5. rgordin


    Jun 3, 2008
    Washington, DC
    I haven't seen a comparison of their relative low-light performances but the D40 is surprisingly good.

    The D60 has some advantages, mentioned above.

    Some advantages of the D40:

    1. The D40 has a faster flash shutter sync speed: 1/500 v. 1/200.

    2. More sensitive to light due to fewer pixels in the same size sensor. From Ken Rockwell's site:

    "It's less sensitive to light because the pixels have to be made smaller to cram more of them into the same-sized sensor. Smaller pixels collect fewer photons than larger pixels. Since the D60 is half as light sensitive, the D60 has to use twice as long a shutter speed or a larger aperture, which makes it more likely to make a blurry picture than the D40."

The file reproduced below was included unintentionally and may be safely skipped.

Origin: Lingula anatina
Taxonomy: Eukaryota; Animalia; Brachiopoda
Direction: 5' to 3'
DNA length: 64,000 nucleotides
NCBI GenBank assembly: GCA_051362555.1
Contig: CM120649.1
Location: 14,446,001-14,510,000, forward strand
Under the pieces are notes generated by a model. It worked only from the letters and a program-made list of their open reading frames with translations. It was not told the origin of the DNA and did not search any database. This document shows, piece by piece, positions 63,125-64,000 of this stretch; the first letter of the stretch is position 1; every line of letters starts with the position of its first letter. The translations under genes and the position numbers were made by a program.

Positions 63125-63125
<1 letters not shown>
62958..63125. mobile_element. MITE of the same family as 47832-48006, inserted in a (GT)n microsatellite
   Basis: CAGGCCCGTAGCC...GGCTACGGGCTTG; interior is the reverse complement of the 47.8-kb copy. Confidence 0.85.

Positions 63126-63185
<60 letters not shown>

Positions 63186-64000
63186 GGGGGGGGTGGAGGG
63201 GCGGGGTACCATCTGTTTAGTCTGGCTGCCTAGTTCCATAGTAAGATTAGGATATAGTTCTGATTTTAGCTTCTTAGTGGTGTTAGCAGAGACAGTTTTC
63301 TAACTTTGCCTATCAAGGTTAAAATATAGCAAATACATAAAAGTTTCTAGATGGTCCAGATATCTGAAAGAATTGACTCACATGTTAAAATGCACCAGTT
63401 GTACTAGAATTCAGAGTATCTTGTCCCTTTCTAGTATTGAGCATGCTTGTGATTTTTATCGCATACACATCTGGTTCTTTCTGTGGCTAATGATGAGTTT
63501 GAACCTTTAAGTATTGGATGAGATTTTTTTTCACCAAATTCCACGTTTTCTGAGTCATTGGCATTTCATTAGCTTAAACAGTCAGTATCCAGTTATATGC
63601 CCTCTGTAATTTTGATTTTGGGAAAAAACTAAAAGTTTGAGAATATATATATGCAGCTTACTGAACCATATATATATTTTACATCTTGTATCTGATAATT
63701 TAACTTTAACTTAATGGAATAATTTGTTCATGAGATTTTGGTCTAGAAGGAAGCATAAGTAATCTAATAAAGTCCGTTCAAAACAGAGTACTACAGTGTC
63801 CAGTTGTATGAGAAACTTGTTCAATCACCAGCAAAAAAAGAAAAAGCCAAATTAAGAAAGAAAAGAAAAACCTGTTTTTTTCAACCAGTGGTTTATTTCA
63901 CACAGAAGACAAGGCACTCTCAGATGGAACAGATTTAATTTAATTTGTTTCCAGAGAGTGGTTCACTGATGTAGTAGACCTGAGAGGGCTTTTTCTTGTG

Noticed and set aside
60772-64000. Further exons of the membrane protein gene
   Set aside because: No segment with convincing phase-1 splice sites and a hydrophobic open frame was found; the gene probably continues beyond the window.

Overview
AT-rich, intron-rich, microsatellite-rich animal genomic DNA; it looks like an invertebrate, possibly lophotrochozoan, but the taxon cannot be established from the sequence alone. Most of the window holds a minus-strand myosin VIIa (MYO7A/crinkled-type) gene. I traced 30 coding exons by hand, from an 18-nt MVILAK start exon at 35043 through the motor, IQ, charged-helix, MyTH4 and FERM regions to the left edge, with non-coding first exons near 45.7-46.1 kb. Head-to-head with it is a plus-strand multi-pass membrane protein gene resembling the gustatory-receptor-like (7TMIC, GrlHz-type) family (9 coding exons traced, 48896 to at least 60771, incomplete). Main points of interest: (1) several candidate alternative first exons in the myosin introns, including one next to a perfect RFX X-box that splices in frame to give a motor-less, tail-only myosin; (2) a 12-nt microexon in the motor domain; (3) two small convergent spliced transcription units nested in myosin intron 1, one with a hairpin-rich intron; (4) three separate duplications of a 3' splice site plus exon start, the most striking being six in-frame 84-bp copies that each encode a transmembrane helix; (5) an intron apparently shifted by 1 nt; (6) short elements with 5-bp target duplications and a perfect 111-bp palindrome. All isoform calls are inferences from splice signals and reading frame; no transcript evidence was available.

3. Costs less.
  6. I don't agree with Ken Rockwell's explanation.

    That would be saying, that if I shot f/8 @ 1/200 on my D300, it's the same exposure as f/8 @ 1/400 on my D40 or a D3/D700?

    Generally, a lower pixel density produces cleaner images, as the pixels collect more data.
  7. rgordin


    Jun 3, 2008
    Washington, DC
    Good point
  8. This is absurd, and reduces my respect for KR even more. The lower area per pixel is made up for more by having more of them. Unless they are less efficient at gathering light (and I bet even KR doesn't know that), then light collection should be essentially the same.
  9. Terri, my wife has been using a D40 for over a year now, including trips to New Mexico, Australia, Spain, and most recently, Alaska. She is VERY pleased with it, and so am I. I'm sure the D60 is a fine camera, but I'm not sure it's worth the extra cost. The D40 is about the best bargain in DSLRs at the moment, in my humble opinion.